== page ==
But if JP’s counterparties have Bruno by the balls, so too does Dimon have a firm grip on the nation’s political leadership. Last week on Meet the Press, Jamie Dimon described himself as still a Democrat, but just barely. Once a prominent Obama supporter, Dimon is one of many across the finance community who feel that they have been unfairly tarred for cratering the global economy.

To put a finer point on it, despite the media feeding frenzy surrounding Voldemort’s personal Black Swan event (Nicholas Taleeb’s now-famous phrase for things that can’t go wrong, until they do) comments from our nation's capitol remain measured, almost fawning. Democrats and Republicans have fallen over each other to praise Dimon as America’s Greatest Risk Manager notwithstanding JPMorgan's contretemps. Dimon's reputation grew out of the ease with which JPMorgan navigated the financial crisis, though some have suggested that Dimon's predecessor as CEO, Bill Harrison, deserves a fair share of the credit. Harrison, apparently, minimized the bank's exposure to exotic mortgage derivatives and handed Dimon a pretty clean balance sheet when Dimon arrived on the scene as CEO in 2006.

While some of the adulation garnered by Dimon may well be warranted, it is likely that most of the politicians uttering the hosannas have no idea what risk management is. It may be that what we are actually watching is a not very subtle food fight between our two political parties for campaign cash. Simply stated, this is not about Dimon's management skills, rather it is about his wallet.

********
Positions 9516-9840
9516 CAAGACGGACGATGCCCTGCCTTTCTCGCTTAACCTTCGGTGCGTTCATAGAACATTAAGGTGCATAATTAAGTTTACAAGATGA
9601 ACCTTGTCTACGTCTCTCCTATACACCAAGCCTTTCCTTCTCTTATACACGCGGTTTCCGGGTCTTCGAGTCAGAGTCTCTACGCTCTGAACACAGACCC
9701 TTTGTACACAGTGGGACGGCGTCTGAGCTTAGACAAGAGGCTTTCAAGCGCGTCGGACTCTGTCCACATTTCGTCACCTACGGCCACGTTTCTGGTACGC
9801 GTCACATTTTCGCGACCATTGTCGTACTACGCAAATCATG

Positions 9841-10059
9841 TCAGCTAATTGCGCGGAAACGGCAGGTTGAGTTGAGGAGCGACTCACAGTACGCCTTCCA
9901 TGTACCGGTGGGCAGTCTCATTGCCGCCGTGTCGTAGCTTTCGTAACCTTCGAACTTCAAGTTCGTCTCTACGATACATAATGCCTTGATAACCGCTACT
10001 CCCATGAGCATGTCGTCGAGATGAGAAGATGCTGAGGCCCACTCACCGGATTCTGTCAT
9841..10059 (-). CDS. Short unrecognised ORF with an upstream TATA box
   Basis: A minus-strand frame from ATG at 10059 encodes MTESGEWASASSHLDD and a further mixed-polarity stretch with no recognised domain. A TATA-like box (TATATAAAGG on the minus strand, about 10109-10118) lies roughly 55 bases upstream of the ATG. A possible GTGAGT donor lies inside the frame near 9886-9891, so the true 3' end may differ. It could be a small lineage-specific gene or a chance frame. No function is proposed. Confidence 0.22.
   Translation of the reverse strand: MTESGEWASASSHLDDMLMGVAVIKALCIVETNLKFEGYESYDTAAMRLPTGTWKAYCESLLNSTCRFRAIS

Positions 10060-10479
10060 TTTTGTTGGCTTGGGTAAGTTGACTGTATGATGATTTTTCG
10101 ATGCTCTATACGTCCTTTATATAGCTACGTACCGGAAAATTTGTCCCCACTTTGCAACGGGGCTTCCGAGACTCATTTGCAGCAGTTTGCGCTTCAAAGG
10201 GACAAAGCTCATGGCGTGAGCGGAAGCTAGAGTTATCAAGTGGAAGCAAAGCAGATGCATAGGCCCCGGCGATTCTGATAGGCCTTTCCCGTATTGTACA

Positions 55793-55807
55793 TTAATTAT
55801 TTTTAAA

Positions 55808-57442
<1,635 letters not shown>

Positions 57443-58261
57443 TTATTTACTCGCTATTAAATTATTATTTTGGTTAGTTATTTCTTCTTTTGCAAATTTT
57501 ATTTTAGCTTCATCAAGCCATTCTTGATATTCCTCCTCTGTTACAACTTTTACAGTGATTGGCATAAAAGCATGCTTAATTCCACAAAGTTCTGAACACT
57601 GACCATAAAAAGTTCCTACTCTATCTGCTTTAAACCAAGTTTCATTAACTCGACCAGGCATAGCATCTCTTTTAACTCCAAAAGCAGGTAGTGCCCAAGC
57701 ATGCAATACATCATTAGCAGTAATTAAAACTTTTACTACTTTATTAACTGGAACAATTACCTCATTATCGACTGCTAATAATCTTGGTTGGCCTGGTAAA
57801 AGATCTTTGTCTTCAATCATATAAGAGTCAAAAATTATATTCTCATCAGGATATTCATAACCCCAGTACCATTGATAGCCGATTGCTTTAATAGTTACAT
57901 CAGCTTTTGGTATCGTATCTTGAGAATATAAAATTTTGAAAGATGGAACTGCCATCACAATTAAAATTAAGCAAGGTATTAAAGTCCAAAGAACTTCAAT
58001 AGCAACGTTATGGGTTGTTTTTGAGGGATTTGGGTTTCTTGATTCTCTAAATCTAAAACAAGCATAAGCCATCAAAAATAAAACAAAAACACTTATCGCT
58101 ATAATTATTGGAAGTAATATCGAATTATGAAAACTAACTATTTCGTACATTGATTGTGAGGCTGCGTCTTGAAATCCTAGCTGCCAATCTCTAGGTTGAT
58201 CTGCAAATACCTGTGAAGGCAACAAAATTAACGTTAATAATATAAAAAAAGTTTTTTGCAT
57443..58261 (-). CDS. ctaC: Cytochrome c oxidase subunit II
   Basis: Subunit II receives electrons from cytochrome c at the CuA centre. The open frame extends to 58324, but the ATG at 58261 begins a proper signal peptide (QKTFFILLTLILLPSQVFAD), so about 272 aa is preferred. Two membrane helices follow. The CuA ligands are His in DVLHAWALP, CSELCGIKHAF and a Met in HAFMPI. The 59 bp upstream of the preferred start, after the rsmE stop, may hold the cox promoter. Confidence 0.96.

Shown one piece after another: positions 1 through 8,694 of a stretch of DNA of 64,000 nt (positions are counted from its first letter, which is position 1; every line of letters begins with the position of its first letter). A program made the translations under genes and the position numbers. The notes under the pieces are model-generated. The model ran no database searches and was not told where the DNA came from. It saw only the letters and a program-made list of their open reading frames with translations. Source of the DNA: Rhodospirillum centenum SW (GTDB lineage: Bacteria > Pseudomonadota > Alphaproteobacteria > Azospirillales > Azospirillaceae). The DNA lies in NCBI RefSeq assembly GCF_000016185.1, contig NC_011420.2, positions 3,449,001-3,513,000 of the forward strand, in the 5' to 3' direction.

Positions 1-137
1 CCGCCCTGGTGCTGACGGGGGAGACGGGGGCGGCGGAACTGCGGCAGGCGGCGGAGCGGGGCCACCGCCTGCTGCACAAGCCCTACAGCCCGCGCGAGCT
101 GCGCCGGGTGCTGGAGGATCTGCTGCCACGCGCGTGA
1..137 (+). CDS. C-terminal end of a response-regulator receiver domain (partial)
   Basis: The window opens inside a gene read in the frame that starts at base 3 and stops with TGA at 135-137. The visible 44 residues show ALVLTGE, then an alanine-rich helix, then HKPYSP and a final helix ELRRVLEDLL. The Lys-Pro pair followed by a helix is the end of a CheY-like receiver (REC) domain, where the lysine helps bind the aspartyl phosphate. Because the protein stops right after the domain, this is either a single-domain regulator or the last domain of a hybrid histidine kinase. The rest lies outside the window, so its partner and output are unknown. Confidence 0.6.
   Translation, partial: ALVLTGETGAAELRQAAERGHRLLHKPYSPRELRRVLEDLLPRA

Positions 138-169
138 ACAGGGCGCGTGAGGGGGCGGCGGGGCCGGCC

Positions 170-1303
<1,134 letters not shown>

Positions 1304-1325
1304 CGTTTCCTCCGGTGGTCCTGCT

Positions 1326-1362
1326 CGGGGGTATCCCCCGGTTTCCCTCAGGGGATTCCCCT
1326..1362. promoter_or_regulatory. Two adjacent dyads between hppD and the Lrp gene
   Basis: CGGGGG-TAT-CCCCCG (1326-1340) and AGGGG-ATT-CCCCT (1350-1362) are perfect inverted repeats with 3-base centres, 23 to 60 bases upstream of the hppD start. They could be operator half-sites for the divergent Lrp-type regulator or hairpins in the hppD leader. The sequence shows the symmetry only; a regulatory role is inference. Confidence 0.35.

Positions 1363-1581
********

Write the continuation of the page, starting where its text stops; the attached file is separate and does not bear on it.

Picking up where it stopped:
Over the past two decades, the financial services sector has been the most generous source of political money, and that money has been up for grabs. For decades, the Republican Party was the party of Wall Street. That singular identity ended during the Clinton administration, which was determined to lure Wall Street's lucre across the aisle. While Clinton and the Democrats grabbed the golden ring, the price for the nation was steep: the Financial Services Modernization Act of 1999 and the ensuing Commodity Futures Modernization Act of 2000 that together laid the groundwork for the financial services world as we know it, and as the world came to experience it in the global financial meltdown of 2008. During the last presidential cycle, according to OpenSecrets.org, the financial sector remained far and away the largest source of political contributions, with 54% going to Democrats, while this time around—in the wake of industry anger over Dodd-Frank reforms—the tide has turned and 77% of that money is gracing Republican coffers.